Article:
Saturday, January 19, 2019

adventures book tour: Fireflies

QUILTER: Rachael Dorr
QUILT: Fireflies

Tell us about yourself! What’s something people might not expect (or already know) about you? 

I'm a British import, a mother of 3 young kids, 2 dogs and 2 bunnies. 

Can you provide some background on how you approach quilting customer quilts generally? What types of things do you typically consider?

I keep everything the quilt owner wants in mind. We talk about what the quilt is for and what sort of effect they want - and then I do everything in my power to make that happen for them. You can add a lot of things by the way you quilt something - from the batting you use to type and color of thread.

What influenced your quilting choices for this particular design?

Well you said you wanted the bums to glow!!! ...... so I decided how I was going to make that happen first (thread graduation in rings & a touch of metallic thread.) They are fireflies and typically you would see them at dusk in a garden so I started with some leaves/foliage at the top (feathers.) And then I just played. I love to play in negative space - so from a distance you can't really see anything but the quilt design but up-close there is a whole other layer to the piece. My biggest love is texture - and I love the way free motion quilting can make this happen. 

Were there other ideas that came to mind? 

Probably but it was such a long time ago I but can't remember!! 

Any specific tips or resources for our readers who might be struggling with how to quilt this (or other) designs?

Gosh - I think all these choices are so personal. I think free motion quilting can be quite daunting especially when we have a big quilt in front of us - but it isn't as scary as it seems it will never get easier if you don't practice. Think about how long it took you to learn to write and how much effort and practice you put in as a child - it requires the same amount of regular practice - so my advice would be just to do it - by the time you have finished your first quilt you will be 99% better than when you started. Choose a neutral thread that blends into your quilt top to start - and just go for it.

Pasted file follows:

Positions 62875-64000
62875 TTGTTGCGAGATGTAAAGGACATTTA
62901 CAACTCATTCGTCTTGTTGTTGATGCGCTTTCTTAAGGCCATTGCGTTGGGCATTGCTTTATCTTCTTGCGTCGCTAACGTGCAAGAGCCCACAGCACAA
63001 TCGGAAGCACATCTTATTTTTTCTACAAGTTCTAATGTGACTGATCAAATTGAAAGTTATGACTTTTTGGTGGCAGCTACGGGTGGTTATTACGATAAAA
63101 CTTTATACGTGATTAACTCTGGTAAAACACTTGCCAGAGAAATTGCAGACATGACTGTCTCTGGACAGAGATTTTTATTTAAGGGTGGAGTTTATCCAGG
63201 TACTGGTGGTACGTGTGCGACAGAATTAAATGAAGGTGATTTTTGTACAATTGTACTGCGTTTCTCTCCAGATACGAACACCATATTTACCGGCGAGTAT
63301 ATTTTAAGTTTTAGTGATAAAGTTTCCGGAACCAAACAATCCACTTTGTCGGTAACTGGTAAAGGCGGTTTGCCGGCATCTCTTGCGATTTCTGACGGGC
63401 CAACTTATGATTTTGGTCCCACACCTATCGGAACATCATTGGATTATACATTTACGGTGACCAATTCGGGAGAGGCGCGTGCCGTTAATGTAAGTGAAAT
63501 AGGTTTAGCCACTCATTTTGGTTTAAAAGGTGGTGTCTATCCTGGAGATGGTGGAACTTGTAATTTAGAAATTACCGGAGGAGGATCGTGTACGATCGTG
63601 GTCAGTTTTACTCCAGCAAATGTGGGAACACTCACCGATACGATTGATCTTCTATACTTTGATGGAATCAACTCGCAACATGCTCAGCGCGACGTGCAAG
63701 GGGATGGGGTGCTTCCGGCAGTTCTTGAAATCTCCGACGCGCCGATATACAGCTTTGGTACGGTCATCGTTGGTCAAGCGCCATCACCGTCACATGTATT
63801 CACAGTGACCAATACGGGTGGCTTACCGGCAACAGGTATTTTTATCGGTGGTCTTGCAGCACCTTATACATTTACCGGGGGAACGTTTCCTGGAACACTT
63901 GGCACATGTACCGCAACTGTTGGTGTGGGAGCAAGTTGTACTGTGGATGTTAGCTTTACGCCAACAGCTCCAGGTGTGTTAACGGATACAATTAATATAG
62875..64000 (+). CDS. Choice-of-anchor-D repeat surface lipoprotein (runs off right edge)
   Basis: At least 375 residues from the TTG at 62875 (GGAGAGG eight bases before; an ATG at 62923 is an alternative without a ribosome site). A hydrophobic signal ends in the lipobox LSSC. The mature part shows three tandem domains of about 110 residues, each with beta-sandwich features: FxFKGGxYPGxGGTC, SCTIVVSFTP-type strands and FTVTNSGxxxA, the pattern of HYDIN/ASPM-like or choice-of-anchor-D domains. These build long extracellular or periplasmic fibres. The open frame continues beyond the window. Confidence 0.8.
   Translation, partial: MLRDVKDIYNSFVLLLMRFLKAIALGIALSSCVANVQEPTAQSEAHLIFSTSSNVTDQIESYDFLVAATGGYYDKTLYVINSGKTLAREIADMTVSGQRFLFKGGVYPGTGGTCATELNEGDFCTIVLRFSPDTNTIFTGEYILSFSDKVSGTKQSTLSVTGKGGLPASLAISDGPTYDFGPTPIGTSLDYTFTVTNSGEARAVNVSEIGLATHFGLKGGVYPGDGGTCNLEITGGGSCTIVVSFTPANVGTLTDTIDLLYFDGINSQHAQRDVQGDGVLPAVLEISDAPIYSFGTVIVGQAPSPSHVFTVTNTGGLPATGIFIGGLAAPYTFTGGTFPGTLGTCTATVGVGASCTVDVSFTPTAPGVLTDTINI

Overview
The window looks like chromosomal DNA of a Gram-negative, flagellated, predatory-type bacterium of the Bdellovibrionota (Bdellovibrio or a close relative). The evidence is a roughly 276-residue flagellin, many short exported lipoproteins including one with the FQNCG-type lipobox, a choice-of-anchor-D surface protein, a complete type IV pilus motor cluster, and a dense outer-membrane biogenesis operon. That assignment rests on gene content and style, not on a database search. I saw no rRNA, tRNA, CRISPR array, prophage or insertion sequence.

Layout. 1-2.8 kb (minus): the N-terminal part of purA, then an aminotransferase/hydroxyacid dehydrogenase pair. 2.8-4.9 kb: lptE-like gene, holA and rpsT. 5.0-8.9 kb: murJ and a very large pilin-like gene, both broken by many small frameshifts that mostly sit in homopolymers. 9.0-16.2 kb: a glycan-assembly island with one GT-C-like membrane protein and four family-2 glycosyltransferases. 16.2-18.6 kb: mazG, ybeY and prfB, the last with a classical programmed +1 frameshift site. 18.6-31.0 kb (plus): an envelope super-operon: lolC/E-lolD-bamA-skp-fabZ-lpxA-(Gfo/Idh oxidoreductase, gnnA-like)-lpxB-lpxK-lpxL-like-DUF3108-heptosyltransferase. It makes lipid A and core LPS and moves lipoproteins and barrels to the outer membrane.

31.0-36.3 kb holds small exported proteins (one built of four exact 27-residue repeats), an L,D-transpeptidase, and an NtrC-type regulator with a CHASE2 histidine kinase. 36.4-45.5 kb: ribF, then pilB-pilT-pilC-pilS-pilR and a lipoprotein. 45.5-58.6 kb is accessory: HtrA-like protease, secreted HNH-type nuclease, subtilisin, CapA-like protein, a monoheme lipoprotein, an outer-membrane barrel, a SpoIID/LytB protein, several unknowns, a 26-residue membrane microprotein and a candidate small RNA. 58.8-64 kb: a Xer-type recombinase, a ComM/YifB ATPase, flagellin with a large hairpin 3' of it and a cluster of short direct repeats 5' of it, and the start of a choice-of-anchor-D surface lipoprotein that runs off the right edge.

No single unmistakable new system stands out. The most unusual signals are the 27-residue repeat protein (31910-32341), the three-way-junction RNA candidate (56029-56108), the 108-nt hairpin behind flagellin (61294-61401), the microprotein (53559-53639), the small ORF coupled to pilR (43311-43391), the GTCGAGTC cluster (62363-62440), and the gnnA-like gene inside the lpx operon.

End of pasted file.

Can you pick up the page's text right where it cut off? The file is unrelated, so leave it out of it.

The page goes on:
To work out design ideas I take a photograph of the quilt top, photocopy it and play with designs by drawing on the photocopy. By the 4 or 5th run you usually have a clear plan. It also helps you work out anything that definitely does NOT work! Because unpicking sucks - and you want to avoid that!!!!

Every quilting design is a lot less complicated than it may seem - 99.9% of all designs are constructed from 5 basic shapes that we use everyday in our writing or sketching - a straight line, an arc, a loop, an s shape and a hook - you can make literally 100's of patterns out of just one of these elements - imagine how many patterns you can make is you combine two or more.

You can change the look of a simple design by playing with scale (think tiny pebbles to big happy circles) or direction (lines are great for playing with direction) or by combining elements or by play with spacing. 

Resource wise if you are lost for ideas - Angela Walters, Christina Cameli and some of Leah Day's designs are great places to find beginner ideas and clear instructions/tutorials. When you are feeling more confident you can start trying Leah Day's more complex designs motifs. Krista Withers, Judi Maden, Karen McTavish and LuAnn Kessi all have amazing design ideas you can get a lot of inspiration from. Pinterest is an endless resource of ideas too and I love 2nd hand books too.

What machine do you quilt on?

I have a 12 year old Bernina and a Handiquilter Fusion - I can not tell you how much I love both these machines.

How can our readers keep up with you on social media? (website, blog, instagram, etc.)

Best way to follow my work is to follow me on instagram @rachaeldorr

1 comment:

  1. Very cute. This would be a great way to use up extra charm packs, too. Fun idea! And, I like that they are not breakable.
    420 Crop Insurance


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